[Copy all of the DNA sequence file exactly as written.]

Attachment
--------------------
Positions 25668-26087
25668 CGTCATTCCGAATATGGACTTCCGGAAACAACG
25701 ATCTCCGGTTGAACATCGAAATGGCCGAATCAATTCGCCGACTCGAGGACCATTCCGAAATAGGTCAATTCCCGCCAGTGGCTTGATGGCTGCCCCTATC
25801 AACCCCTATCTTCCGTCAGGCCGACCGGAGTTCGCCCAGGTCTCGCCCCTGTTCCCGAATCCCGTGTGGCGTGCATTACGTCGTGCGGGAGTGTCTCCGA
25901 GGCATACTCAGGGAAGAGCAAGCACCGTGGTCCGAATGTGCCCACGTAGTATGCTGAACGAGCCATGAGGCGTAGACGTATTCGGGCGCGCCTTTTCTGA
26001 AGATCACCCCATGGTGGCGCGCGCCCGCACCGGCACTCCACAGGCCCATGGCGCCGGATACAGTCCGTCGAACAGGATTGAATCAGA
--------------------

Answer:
Positions 25668-26087
25668 CGTCATTCCGAATATGGACTTCCGGAAACAACG
25701 ATCTCCGGTTGAACATCGAAATGGCCGAATCAATTCGCCGACTCGAGGACCATTCCGAAATAGGTCAATTCCCGCCAGTGGCTTGATGGCTGCCCCTATC
25801 AACCCCTATCTTCCGTCAGGCCGACCGGAGTTCGCCCAGGTCTCGCCCCTGTTCCCGAATCCCGTGTGGCGTGCATTACGTCGTGCGGGAGTGTCTCCGA
25901 GGCATACTCAGGGAAGAGCAAGCACCGTGGTCCGAATGTGCCCACGTAGTATGCTGAACGAGCCATGAGGCGTAGACGTATTCGGGCGCGCCTTTTCTGA
26001 AGATCACCCCATGGTGGCGCGCGCCCGCACCGGCACTCCACAGGCCCATGGCGCCGGATACAGTCCGTCGAACAGGATTGAATCAGA